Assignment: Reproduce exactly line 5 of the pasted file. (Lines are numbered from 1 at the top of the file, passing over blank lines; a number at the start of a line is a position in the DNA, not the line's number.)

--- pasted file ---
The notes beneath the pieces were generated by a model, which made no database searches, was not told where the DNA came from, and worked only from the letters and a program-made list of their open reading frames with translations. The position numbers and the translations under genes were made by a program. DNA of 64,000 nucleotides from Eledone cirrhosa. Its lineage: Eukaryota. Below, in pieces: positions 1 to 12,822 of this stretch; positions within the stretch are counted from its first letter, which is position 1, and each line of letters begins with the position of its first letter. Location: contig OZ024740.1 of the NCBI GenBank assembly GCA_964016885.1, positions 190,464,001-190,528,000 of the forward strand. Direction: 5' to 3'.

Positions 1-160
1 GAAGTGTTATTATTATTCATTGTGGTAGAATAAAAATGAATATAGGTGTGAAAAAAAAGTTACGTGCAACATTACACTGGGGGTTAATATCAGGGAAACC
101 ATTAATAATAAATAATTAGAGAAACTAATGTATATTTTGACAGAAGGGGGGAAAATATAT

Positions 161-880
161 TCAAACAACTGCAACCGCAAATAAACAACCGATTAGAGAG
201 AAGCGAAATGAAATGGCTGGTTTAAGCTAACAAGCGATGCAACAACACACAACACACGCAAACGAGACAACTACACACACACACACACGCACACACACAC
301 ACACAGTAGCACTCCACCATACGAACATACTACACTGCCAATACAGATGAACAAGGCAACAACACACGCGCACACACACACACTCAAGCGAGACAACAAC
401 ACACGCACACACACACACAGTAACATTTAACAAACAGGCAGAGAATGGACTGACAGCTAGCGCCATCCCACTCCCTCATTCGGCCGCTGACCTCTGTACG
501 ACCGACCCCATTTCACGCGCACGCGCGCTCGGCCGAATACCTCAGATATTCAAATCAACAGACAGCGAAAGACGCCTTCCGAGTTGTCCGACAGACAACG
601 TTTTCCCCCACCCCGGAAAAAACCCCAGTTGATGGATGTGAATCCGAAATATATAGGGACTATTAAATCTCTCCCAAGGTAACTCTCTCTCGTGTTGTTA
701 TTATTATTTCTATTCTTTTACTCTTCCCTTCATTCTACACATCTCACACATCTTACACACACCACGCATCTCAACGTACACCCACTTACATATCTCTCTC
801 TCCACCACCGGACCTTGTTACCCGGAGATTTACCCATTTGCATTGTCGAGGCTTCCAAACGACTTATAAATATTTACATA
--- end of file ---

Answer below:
Positions 161-880